Late Precambrian and Lower Palaeozoic palaeomagnetic results from South Australia and Western Australia

Late Precambrian and Lower Palaeozoic palaeomagnetic results from South Australia and Western Australia

Earth and Planetary Scrence Letters, 22 (1974) 355-365 0 North-Holland Publishing Company, Amsterdam - Printed m The Netherlands 4 El LATE PRECAMBRI...

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Earth and Planetary Scrence Letters, 22 (1974) 355-365 0 North-Holland Publishing Company, Amsterdam - Printed m The Netherlands

4 El

LATE PRECAMBRIAN AND LOWER PALAEOZOIC PALAEOMAGNETIC RESULTS FROM SOUTH AUSTRALIA AND WESTERN AUSTRALIA

B.J.J. EMBLETON and J.W. GIDDINGS Research School of Earth Sciences, Australian National University Canberra, A CT. (Austraha)

Received February 21, 1974 Revised version received May 2, 1974 The late Precambrian to Lower Palaeozoic apparent polar wander curve previously defined from palaeomagnetic studies m central and northern Australia has now been shown to be valid for southern and western Australia. During the latest Precambrian and Lower Palaeozmc a pole path of length 180” 1s now identtiled. In the northern Flmders Ranges, South Australia, palaeomagnetic poles have been obtained from the late Precambrian Pound Quartzlte (6O”S, 6”E, N = 10, A,,= 23.5”), Lower Cambrian sediments (36”S, 33”E; N = 11, A,, = 16.5”) and the Middle Cam. brian-7Lower Ordovician Lake Frome Group (16”S, 25”E; N = 20, A,, = 12.5”). From Western Austraha the Tumblagooda Sandstone of probable Ordovician age yields a palaeomagnetic pole at 3O”S, 31”E (N = 17, A,, = 9”). Reappraisal of some previous studies on the Dundas Group of Tasmania and on bore cores from the Georgma Basin (northern Australia) and Yorke Peninsula (South Australia) indicates those results are compatible with the data presented.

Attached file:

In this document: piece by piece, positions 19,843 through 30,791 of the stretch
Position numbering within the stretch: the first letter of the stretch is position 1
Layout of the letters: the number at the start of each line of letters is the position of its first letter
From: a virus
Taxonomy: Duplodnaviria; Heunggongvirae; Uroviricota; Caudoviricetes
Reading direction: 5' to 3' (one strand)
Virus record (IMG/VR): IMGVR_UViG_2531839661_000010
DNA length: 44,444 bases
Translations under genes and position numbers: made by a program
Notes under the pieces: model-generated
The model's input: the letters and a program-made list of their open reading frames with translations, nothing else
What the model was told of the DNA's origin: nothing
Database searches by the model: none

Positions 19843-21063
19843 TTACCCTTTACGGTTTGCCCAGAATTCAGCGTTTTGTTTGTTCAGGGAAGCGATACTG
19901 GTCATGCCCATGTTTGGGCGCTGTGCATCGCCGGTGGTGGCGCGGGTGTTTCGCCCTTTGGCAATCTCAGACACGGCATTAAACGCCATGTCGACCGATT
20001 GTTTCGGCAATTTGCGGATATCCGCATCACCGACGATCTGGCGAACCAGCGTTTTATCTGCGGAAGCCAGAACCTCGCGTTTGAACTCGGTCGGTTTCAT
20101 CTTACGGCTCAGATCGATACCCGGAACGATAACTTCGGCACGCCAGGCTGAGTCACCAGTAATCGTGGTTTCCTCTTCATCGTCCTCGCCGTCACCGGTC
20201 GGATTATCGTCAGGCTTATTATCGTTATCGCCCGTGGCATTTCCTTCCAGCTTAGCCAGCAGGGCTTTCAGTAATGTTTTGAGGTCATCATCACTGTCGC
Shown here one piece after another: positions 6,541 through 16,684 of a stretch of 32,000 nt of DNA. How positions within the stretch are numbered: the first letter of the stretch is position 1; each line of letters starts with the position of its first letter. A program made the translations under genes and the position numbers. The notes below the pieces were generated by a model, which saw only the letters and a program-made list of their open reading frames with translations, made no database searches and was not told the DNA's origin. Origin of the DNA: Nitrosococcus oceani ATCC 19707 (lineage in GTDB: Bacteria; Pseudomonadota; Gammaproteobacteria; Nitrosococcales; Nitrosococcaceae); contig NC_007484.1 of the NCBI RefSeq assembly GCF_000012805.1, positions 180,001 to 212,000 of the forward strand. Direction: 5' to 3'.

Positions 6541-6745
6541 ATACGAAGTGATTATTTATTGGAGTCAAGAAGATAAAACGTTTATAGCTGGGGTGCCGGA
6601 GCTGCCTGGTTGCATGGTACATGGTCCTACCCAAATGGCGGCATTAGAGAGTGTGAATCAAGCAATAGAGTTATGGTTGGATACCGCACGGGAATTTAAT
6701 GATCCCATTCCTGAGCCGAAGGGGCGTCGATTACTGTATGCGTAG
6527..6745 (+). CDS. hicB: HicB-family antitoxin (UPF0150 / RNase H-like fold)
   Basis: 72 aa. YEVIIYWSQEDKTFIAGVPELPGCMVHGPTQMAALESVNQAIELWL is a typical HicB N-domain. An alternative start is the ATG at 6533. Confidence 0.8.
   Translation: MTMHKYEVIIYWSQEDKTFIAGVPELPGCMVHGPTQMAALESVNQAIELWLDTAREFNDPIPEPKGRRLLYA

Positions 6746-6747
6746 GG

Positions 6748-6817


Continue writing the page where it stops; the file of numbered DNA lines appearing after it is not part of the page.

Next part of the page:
1. Introduction Since the early work of Irving and Green

[l]

on the

Palaeozoic of northern Australia and southeastern Australia subsequent investigations in those regions [2-71

and m central Australia [8,9] have led to a fuller appreciation of their spatial relationships to one another during late Precambrian and Palaeozoic time [lo] . The purpose of the present study is to assess whether palaeomagnetic results from South Australia and Western Australia also match the common polar wander curve previously identified from central and northern Australia [ Ill. Although we report the first palaeomagnetlc results from Western Australia, Briden hpc previously collected from late Precambrian and Lower Palaeozolc formations in South Australia [ 12- 141. Unfortunately, he was unable positively to identify a primary magnetization and concluded that during the Early Tertiary, remagnetization had occurred. Studies of magnetic inclination measured in bore-core material also proved

difficult to interpret [ 131 since definitive palaeomagnetic studies were not then available. A consequence of the new results reported here is that a framework is now provided within which the bore-core results can be interpreted and the results previously reported from South Australian formations assume new significance